"What goes up must come down" is not always the case in weather, but there are winds that go up one side of a mountain chain and come down the other side of the mountain chain.

What You Need To Know

  • Upslope winds cool the air, condense moisture and lead to more rain or snow

  • Downslope winds compress the air, warming and drying it to lead to more sunshine 

  • Rising and sinking air can happen from the micro level all the way up to the regional level

  • Deserts usually exist on the leeward side of mountain chains

Upward wind

When winds go up the front side of a mountain, or windward side, they are called upslope winds. When winds go down the backside, or leeward side, they are called downslope winds.

First, let's talk about upslope winds. One synonym for upslope winds is "anabatic," which stems from the Greek word "anabatos." That means "moving upward." Convective winds are also winds that move upward.

Winds can be forced upward by different ways. Winds can be forced upward by mountain chains. Another name for this kind of wind is orographic lift. Literally, the wind is forced upward as it runs into mountains. This kind of upslope wind produces more rain on the windward side of a mountain chain.

(Courtesy: United Kingdom Meteorology Office)

Along a cold front, you can get winds forced upward as a cold front plows into warmer air and the warm air rises. This is also called convective lift. When moisture is present, clouds such as cumulonimbus–thunderstorm clouds–form. That type of wind happens at the regional scale.

(Courtesy: University of Illinois at Urbana-Champaign)

Another large-scale area of rising air happens with low pressure systems. With low pressure systems, you tend to get rising air with clouds and possibly rain.

(Courtesy: NOAA)

On the opposite end at the micro-level, you can get winds to be forced upward because of small-scale temperature differences. In the mountains, mountainsides and valleys heat up to different temperatures. The temperature differences cause pressure differences, which create thermal winds. Paragliders can ride these thermals by jumping off steep cliffs and letting their sails or wings fill with fast-rising bubbles of air.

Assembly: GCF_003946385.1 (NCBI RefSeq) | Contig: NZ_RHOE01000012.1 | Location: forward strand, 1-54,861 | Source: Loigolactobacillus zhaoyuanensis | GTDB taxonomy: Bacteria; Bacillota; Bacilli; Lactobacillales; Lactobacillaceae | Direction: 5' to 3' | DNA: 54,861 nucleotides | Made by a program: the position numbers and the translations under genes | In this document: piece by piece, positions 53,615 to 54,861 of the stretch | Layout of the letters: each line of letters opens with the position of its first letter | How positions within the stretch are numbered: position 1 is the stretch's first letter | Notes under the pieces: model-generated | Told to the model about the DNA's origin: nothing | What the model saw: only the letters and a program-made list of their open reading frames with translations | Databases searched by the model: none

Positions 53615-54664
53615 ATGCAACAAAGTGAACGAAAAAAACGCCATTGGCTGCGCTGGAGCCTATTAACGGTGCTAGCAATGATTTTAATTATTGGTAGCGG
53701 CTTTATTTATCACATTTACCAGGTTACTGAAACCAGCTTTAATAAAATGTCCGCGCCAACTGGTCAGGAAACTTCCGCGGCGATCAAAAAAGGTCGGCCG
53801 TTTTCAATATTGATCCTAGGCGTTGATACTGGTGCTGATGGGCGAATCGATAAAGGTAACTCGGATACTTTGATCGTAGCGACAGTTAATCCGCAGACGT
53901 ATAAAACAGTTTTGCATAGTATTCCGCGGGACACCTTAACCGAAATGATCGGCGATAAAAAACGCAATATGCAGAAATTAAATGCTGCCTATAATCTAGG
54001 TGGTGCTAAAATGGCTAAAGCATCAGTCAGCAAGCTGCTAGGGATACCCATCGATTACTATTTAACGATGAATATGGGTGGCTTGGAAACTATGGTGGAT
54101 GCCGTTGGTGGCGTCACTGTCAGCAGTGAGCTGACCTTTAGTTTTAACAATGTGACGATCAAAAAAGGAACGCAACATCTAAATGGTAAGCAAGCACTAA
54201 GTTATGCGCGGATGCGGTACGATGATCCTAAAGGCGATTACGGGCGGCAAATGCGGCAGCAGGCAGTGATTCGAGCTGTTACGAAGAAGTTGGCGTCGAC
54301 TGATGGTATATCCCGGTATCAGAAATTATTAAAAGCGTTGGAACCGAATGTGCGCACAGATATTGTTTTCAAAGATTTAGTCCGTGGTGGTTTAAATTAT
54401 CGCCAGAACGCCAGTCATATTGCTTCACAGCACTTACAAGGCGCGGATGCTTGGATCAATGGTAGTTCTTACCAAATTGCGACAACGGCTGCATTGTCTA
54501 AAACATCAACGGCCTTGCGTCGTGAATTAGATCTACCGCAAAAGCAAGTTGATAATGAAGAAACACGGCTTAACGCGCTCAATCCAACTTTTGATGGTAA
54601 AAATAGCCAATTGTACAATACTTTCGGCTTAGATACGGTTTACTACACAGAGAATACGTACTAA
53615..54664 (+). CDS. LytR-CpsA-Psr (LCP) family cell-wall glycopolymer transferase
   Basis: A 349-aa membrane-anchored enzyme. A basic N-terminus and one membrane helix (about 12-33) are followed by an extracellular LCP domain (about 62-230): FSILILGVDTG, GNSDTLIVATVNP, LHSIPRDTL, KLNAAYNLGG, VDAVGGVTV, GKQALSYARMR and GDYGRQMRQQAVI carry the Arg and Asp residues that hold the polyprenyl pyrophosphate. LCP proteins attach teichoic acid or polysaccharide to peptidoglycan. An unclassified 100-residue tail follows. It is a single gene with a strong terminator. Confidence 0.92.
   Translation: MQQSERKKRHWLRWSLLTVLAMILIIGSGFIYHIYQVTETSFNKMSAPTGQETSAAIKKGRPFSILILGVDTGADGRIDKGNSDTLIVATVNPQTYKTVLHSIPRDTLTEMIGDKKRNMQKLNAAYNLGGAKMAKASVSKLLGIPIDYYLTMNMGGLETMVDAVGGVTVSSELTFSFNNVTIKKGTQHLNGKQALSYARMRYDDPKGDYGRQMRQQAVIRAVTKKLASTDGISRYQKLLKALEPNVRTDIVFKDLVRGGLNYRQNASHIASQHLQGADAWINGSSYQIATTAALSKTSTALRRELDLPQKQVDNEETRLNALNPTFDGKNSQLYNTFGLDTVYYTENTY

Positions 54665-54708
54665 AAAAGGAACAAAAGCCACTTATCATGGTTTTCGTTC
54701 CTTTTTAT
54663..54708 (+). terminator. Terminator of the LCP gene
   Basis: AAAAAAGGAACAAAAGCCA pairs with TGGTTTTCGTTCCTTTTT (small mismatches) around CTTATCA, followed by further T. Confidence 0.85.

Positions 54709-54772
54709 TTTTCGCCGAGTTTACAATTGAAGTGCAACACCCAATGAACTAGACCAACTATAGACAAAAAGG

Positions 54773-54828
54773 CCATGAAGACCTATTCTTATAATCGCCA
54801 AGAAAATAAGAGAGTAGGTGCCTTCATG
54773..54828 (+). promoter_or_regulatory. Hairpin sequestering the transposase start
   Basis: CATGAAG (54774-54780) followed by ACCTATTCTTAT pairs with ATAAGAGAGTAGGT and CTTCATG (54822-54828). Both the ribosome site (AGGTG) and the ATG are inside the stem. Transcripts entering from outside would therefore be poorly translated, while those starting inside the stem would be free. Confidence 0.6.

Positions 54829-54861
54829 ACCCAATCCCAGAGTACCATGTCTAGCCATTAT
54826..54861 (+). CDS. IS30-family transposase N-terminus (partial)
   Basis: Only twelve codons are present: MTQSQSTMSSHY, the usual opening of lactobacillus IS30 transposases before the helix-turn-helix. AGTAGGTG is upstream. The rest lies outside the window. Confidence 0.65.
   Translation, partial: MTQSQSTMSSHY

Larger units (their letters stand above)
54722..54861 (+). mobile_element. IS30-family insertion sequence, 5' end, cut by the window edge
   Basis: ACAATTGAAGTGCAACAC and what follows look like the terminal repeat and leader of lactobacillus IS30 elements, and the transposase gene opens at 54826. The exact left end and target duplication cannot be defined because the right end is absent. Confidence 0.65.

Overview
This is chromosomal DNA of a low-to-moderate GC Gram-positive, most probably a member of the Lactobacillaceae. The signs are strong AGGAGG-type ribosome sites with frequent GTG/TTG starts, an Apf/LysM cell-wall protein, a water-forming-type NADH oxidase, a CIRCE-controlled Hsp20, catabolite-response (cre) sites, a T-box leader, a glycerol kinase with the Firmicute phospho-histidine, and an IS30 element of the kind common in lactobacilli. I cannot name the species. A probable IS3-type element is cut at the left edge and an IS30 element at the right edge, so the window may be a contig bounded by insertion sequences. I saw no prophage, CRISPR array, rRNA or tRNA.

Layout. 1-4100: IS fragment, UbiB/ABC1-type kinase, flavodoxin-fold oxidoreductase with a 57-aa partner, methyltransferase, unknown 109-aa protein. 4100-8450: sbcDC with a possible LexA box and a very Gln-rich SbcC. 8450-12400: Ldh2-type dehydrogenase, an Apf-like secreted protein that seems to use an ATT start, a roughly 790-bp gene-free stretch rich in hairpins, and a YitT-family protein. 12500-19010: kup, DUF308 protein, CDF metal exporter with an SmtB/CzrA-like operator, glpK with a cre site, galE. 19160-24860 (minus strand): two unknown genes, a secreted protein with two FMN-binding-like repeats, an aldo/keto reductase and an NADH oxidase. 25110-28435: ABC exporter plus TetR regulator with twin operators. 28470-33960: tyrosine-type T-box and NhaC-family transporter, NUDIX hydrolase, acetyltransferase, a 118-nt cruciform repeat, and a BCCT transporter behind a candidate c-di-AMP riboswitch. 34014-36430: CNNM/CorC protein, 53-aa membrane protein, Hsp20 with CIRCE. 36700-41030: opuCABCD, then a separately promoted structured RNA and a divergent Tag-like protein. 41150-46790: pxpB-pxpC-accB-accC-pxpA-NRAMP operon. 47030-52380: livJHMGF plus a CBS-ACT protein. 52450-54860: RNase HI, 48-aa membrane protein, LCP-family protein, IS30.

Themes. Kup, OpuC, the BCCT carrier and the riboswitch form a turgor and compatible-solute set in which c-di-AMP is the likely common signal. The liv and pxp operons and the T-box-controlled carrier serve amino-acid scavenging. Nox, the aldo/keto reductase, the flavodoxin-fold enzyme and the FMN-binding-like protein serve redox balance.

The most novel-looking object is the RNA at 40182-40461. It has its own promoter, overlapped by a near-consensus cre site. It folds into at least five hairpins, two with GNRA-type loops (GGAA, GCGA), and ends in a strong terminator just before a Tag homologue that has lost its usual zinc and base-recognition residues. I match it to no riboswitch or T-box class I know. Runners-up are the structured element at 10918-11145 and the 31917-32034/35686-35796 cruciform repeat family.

(Courtesy: NOAA)

Downward wind

Now let's talk about downslope winds, or sinking air. These types of winds are called katabatic winds. The word "katabatic" comes from the Greek word "katabasis," meaning "descending." As winds flow down the leeward side of a mountain chain, they compress, warm and dry.

That is why there are so many deserts on the leeward side of a mountain chain. The downslope effect of winds creates a "rain shadow."

Under areas of high pressure, you tend to get sinking air. The sinking air leads to more sunshine as sinking air compresses and dries the air, which leads to fewer clouds. Under high pressure, you can get stagnant air with poor air quality as particulate matter and pollution is pushed toward the ground.

(Courtesy: NOAA)

On the small scale, diurnal wind patterns can create downslope winds. This is how the wind changes during the day and night. At nighttime, winds go downhill along mountain slopes. Colder air near the top of mountain slopes is heavier than the surrounding air. Gravity moves the parcels of air toward the valley floor.

(Courtesy: United Kingdom Meteorology Office)

So there you have it: the ups and downs of winds.